The Five People You Meet in Heaven by Mitch Albom

This is a story on so many different levels. The physical construction is not only divided between the 'now' and the 'then', but also between the earthly and the spiritual variants of 'now' and 'then'; it is also split between five different people and their stories. At times, it can feel like a collection of short, interesting anecdotes, but gradually all the levels and all the stories merge, and the reader probably has reason to say - the book still in his/her hand - "Why, of course!". There is humour, tragedy and, at times, some very interesting philosophical and spiritual insights. Another perspective on the inevitable fact that we will all, at some time, 'move on'.
   Photo of Mitch Albom from

04 April 2014

Prevent Changes to World Heritage Decision

Tasmania's newest World Heritage protection ripped up and ancient forests re-opened for logging?
It’s unprecedented. No government has ever tried to overturn a decision of the World Heritage Committee for political reasons. But, right now Environment Minister Greg Hunt and Prime Minister Tony Abbott are asking the UNESCO World Heritage Committee to reject some of Tasmania’s old growth forests that were approved for the world’s highest protection less than a year ago.
Sign the petition to keep World Heritage Listing.

The government is trying to enable logging in protected old growth Tasmanian forests like the Upper Florentine, Styx and Weld Valleys. This would mean the end of the Tasmanian Forest Agreement – a peace deal brokered between conservationists and the timber industry after decades of conflict.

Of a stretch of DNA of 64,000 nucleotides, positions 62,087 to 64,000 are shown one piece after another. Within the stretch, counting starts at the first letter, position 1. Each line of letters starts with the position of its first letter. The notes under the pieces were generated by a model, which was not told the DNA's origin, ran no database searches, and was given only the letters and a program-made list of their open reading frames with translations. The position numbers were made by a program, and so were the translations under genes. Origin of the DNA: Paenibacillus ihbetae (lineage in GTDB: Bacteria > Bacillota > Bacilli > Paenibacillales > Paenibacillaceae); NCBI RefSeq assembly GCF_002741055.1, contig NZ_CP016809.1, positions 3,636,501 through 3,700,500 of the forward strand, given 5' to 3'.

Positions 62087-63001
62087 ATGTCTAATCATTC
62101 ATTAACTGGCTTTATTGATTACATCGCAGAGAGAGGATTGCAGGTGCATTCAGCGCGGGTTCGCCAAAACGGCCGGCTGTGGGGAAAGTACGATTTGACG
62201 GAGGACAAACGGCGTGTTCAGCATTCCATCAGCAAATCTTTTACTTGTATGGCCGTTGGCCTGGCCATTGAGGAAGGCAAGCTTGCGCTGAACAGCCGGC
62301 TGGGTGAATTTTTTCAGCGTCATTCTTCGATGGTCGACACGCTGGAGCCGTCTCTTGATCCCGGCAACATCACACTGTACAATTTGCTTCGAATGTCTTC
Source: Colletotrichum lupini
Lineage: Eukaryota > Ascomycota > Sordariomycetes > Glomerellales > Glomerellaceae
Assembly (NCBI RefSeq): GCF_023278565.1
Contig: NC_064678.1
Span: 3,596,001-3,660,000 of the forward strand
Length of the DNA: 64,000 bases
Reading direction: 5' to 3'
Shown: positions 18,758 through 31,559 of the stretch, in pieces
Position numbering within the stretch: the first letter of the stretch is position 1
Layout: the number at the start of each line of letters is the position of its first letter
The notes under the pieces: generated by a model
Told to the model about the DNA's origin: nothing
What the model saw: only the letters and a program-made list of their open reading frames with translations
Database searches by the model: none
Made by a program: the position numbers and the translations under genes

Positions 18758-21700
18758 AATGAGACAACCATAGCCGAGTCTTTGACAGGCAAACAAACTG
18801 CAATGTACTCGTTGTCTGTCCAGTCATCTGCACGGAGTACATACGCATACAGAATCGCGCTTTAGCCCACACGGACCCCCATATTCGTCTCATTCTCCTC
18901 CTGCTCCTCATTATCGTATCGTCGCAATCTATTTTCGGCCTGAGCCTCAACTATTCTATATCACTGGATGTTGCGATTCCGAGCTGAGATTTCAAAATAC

Some people say we have to choose between jobs and the environment. But we don't. Industry, timber workers and green groups signed this historic agreement, and an extension of the World Heritage boundary was a direct outcome. We all agreed. That was important. We sat in meetings working through negotiations on forest types, maps, a sustainable wood supply, and industry structural assistance – for over three years.

Greg Hunt would have Australians and the World Heritage Committee believe that much of the heritage area is already logged and not worth conserving. This isn't true! Less than 7 per cent of the 74,000 hectares, that they want to reject, has ever been logged, and an even smaller percentage of that has been clear-felled. This seven per cent was included in the World Heritage area because, once regenerated, it provides critical connections between logged and unlogged areas of habitat.

Will you tell the World Heritage Committee to stand by their decision?


Thanks for being part of this,
Paul Sinclair
Director of Environmental Campaigns
Australian Conservation Foundation

01 April 2014

Just a Girl by Jane Caro

As we know, there have been many novels and films based on the lives of Henry VIII and his daughter Elizabeth I. Jane Caro's book "Just a Girl" tears away the cold, often unemotional, descriptions often found in history books to give a sympathetic and tender picture of Elizabeth I. The book, written from the point of view of Elizabeth herself, reads like a thriller without deviating from actual historical events and happenings. At the same time, many of the other characters in the book, although well known to the reader from history books, take on new angles and characteristics as they are filtered through the eyes of Elizabeth. The fact that the book is in the 'I' form allows the reader to come very close to one of history's most important personalities.

   Photo from